Alice Waters: “No Lunch Left Behind”

March 28, 2009

For sharing with the Living Small community: Alice Waters and Katrina Heron’s op-ed on school lunch in the NYT.

Waters, the czar of eating Small and local, and her pal Heron say scrap the National School Lunch Program, which has been providing food subsidies to schools since the mid-’40s, and which, they claim, doesn’t usually subsidize food. Waters and Heron want lawmakers to build the program from the ground up, almost literally — they want to see farm-to-lunchroom-table practices put in place, round and healthy meals prepared for our nation’s youth, as Ann Cooper enacted in the Berkeley (Cali.) School District.

The cost: Waters and Heron say that “it could be done for about $5 per child, or roughly $27 billion a year, plus a one-time investment in real kitchens. Yes, that sounds expensive. But a healthy school lunch program would bring long-term savings and benefits in the areas of hunger, children’s health and dietary habits, food safety (contaminated peanuts have recently found their way into school lunches), environmental preservation and energy conservation.”

Sounds reasonable from a financial standpoint, right? But from a food perspective: where to start? Sure, California’s got it fairly easy: everything grows there, year-round. But how can local, balanced meals find their way to schoolkids in, say, North Dakota in the middle of winter? Would the subsidy cover the cost of trucking fresh produce from the Plains to the Great White North? And what about the carbon cost of that kind of mass transit?

Ah, the circuitous environmental warren. Do you see a solution?

School lunch photo via Nourish the Thought.

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4 Responses to “Alice Waters: “No Lunch Left Behind””

  1. It’s true that eating strictly local might be challenging. But we could still go a long way toward improving school lunch programs just by actually employing people who cook from “scratch”. So much of school lunches consist of highly processed frozen items(in Michael Pollan’s words “edible foodlike substances”) that are dumped from a plastic bag and heated up then shoveled onto a tray. But then you might actually have to hire someone with cooking skills …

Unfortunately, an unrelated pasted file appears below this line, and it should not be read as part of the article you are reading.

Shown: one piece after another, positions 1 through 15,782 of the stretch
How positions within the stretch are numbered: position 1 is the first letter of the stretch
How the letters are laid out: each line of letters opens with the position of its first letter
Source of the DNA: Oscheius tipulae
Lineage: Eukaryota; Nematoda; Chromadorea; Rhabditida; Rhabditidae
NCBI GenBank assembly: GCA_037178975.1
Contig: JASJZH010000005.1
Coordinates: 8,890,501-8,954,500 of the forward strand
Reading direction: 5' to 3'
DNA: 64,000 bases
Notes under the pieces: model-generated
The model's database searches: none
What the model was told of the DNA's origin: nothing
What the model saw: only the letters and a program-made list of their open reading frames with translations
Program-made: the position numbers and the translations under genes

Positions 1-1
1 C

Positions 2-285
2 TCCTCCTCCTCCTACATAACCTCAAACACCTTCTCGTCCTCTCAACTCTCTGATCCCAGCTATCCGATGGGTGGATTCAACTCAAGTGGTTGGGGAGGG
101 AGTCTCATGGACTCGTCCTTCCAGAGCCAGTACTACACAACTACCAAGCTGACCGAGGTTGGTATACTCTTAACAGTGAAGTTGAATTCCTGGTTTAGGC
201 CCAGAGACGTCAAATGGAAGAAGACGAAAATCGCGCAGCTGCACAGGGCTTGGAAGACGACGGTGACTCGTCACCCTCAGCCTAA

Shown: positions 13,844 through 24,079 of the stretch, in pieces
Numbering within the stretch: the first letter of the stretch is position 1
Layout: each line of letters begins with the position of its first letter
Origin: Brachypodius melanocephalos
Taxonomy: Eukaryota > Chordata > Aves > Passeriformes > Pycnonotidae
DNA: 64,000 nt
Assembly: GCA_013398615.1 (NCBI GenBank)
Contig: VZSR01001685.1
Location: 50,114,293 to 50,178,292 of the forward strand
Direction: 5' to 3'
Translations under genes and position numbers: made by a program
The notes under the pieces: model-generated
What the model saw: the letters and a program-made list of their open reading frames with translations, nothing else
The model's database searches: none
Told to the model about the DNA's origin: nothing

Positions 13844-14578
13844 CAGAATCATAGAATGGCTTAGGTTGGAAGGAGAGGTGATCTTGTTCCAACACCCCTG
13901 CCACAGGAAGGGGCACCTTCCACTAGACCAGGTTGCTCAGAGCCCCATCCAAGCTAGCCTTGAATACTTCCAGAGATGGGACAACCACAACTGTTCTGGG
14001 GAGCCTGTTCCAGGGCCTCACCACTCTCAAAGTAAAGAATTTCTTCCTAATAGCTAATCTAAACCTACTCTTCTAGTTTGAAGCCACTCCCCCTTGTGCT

2. Well, back when I was in elementary school, my granddad, a retired bakery owner, was The Baker for our school system, and you can bet that he wasn’t reheating anything.

    I’m guessing that schools still hire lunchroom folks with a background in food prep, right? Seems like they could craft something from local (or at least whole) ingredients without too much trouble.

    The problem, I think, are the subsidies. They don’t cover the cost of whole foods, and when budgets are tight, schools’ hands are tied re: what they can purchase in bulk. Sure, a barrel of wheat flour could make a lot of pizza dough, but for the same price, schools can purchase the pre-made pizzas. I can see why Waters and Heron are calling for the raze and restart of the program.

  3. Demelza said

    LS -I am all for a total revamping of the school lunch program, partly because I have a school-aged child, but more importantly because he’s a kid with some serious food allergies. Believe me, there’s nothing they serve in school that he can (or I would let him) eat. I’ve actually been thinking of developing my own line of gluten-casein-soy-free lunches, since I’ve had to become an expert in creating them for him. No PB&J sandwiches in this house, but definitely plenty of local veggies. You’d be surprised what you can do with a good thermos and some leftover Brussels sprouts! Hope all is well.

  4. Ha ha. I do love Brussels sprouts…

    Let me know if you start cookin’ — and good luck!

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